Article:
- The nature of the interests affected and the extent to which they are affected by the wrongdoing disclosed (disclosure of wrongdoing directly affecting a very important interest is more likely to be in the public interest than disclosure of trivial wrongdoing affecting the same number of people).
- The nature of the wrongdoing disclosed (deliberate wrongdoing is more likely than inadvertent wrongdoing affecting the same number of people to be in the public interest).
- The identity of the alleged wrongdoer (the larger or more prominent the wrongdoer, the more a disclosure about its activities will engage the public interest).
One of the features which led the Court to conclude that the disclosure was in the public interest was the fact that the disclosure was of deliberate wrongdoing which took the form of mis-statements in the accounts to the tune of £2m-£3m. It reasoned that if the accounts were statutory accounts the disclosure of such a mis-statement would "unquestionably be in the public interest". It conceded that the fact that the accounts in question were only internal made the position "less black-and-white", but made the point that internal accounts feed into statutory accounts and Chestertons was "a very substantial and prominent business in the London property market".
A worker may have two employers for the purposes of whistleblowing protection
In Day v Health Education England and others the Court of Appeal held that a worker may have two employers for the purposes of whistleblowing protection.
Dr Day was a junior doctor working as a Specialist Registrar in medical training. Health Education England (HEE) (a statutory body responsible for education, training and workforce planning for NHS staff in England) placed him in a training post with Lewisham NHS Trust. While working for the Trust Dr Day made a number of complaints alleging that serious understaffing at the hospital was affecting patient safety. He then brought a claim against the Trust and HEE arguing that his claims were protected disclosures and that he had suffered detriment as a consequence.
HEE applied to the tribunal to strike out the claim as having no reasonable prospect of success on the ground that Dr Day was not HEE's worker under either the general definition of worker or the extended definition in relation to the whistleblowing provisions contained in the Employment Rights Act 1996 (ERA 1996). Under the extended definition of worker Dr Day had to show that he was introduced or supplied to do work by a third person (HEE) and his terms of engagement were substantially determined by the person for whom he worked, by the third person (HEE) or by both of them.
The tribunal found that, while it was arguable that HEE had introduced or supplied Dr Day to the Trust, HEE did not substantially determine Dr Day's terms. This was the job of the Trust. It struck out Dr Day's claim.
The EAT dismissed his appeal, but the Court of Appeal remitted the issue of whether HEE had substantially determined Dr Day's terms of engagement to a fresh tribunal to consider. It concluded that HEE could be Dr Day's employer for whistleblowing purposes, even though Dr Day had a contract with the Trust. The Tribunal had fallen into error in seeing its task as being to identify the single body which played the greater role in determining Dr Day's terms of engagement.
The Court of Appeal's decision confirms that an individual can have two employers for the purposes of bringing a whistleblowing claim. Just because an individual qualifies for whistleblowing protection under the general definition of "worker" in relation to one party, does not mean that they do not have protection against another party too under the extended definition of "worker".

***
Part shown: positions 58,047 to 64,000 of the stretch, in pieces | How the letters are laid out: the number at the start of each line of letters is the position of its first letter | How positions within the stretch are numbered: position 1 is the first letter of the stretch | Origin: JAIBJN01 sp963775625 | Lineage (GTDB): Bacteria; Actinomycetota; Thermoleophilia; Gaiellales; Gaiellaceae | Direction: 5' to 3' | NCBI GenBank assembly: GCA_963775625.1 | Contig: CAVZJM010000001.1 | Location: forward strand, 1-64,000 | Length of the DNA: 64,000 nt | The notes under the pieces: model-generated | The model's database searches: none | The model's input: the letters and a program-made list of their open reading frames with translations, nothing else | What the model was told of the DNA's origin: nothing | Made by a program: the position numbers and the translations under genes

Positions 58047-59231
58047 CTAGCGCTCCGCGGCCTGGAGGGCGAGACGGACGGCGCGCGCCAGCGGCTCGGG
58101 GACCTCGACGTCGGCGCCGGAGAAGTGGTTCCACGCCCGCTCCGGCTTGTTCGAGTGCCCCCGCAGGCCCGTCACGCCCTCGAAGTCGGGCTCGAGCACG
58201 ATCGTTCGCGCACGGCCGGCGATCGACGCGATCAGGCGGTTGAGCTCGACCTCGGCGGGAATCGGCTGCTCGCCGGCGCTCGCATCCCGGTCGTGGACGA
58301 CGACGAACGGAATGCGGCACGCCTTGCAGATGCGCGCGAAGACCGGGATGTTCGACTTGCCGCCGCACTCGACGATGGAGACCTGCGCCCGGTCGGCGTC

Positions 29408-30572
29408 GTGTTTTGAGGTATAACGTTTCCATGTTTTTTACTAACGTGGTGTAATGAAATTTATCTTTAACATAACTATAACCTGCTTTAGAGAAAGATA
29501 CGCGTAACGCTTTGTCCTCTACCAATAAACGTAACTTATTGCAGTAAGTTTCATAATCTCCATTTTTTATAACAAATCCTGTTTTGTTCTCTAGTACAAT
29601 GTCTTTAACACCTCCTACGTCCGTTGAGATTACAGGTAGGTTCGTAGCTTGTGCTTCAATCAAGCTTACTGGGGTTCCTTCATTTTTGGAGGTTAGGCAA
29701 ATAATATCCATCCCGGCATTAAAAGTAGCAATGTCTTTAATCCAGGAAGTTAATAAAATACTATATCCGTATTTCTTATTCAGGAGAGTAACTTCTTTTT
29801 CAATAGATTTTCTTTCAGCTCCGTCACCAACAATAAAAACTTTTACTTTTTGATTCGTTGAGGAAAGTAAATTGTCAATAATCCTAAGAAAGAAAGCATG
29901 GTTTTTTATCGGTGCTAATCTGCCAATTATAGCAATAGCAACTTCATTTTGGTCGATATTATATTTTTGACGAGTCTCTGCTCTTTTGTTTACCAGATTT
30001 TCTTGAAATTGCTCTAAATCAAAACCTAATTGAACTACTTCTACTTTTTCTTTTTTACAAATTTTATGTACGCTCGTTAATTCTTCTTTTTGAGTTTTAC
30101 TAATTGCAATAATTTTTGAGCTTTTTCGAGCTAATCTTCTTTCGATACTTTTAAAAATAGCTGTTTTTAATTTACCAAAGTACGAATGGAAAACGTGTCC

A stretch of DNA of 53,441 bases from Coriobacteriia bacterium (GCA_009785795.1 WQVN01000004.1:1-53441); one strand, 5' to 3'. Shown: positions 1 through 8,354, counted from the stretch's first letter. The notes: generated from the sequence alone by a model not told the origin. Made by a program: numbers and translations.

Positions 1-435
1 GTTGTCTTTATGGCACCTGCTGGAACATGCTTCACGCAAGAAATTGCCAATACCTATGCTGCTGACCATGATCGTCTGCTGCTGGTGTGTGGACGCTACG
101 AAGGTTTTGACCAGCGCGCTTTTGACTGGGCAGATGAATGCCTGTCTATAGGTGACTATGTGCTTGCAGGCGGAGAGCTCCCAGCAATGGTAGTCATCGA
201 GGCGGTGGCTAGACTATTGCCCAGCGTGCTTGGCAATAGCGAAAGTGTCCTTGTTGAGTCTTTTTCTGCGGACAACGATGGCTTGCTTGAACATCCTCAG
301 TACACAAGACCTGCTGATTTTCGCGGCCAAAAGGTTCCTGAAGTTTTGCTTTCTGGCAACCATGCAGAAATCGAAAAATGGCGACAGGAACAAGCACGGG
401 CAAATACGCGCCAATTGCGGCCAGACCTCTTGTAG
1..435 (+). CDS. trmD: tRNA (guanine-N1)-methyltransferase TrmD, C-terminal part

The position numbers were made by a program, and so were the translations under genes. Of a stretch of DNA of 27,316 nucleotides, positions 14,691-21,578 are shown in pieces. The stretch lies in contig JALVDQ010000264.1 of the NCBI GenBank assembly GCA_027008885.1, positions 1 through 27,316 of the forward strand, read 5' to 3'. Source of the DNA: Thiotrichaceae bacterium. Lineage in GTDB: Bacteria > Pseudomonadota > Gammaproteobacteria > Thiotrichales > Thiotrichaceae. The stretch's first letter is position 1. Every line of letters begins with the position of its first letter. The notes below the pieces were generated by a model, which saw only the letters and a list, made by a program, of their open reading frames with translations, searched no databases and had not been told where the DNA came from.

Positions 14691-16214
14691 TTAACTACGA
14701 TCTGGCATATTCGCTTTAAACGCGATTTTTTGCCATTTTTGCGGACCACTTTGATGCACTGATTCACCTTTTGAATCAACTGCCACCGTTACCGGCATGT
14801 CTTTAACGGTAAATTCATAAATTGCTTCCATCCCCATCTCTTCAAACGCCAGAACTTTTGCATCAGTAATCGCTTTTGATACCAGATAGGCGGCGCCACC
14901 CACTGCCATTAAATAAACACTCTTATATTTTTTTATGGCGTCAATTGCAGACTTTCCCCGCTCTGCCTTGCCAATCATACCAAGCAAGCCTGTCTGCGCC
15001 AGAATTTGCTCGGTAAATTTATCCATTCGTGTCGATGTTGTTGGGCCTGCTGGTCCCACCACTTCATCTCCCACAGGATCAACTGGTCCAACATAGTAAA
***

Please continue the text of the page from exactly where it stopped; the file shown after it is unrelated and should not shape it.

Irrelevant that employer believed that disclosure was not protected
The Court of Appeal has considered whether an employment tribunal had correctly decided that the reason an NHS Trust had dismissed a doctor was that he had made protected disclosures in Beatt v Croydon Health Services NHS Trust.
Following the death of a patient Dr Beatt, a consultant cardiologist, made a number of claims relating to staffing levels and experience, as well as patient safety. The Trust found his claims to be unsubstantiated and unproven, noting that he had failed to provide any examples to back up his claims even though he was requested to do so. The Trust also alleged that some of his claims had been made as part of a campaign against a colleague and were accordingly vexatious. As a result it brought disciplinary proceedings against Dr Beatt which culminated in his dismissal for gross misconduct.
At first instance the tribunal held that Dr Beatt had made a number of protected disclosures and that these were the reason for his dismissal. The EAT found that the tribunal's reasons had failed to identify why it did not believe the Trust's evidence that conduct had been the reason for dismissal. Dr Beatt appealed. The Court of Appeal restored the judgment of the tribunal. The Trust's argument that it did not believe that Dr Beatt had made a protected disclosure and therefore this could not be the reason why he had been dismissed failed. The Court held that a disclosure will be protected provided it complies with the legal requirements. This is an objective test and so the employer's genuine belief that an employee's disclosure is not protected is irrelevant.
The Court's decision in Chesterton will offer comfort to prospective whistleblowers as it shows that the public interest requirement is perhaps less onerous than it was intended to be. Provided that an employee can show that a breach of their contract affects a sufficiently large number of employees sharing the same interest they can potentially pass the "public interest" test.
In another piece of good news for potential whistleblowers the decision in Day shows that it is possible for an individual to have two employers for the purposes of bringing a claim. Protection can be gained under both the general definition of "worker" and the extended definition if relation to the whistleblowing provisions.
Finally, an employer must always ensure that it does not let its view of a whistleblower as a difficult colleague or an awkward personality cloud its judgment as to the merit of the disclosures in question. The employer's conclusion that an employee's disclosure is not protected will not necessarily be the same as the conclusion drawn by the tribunal.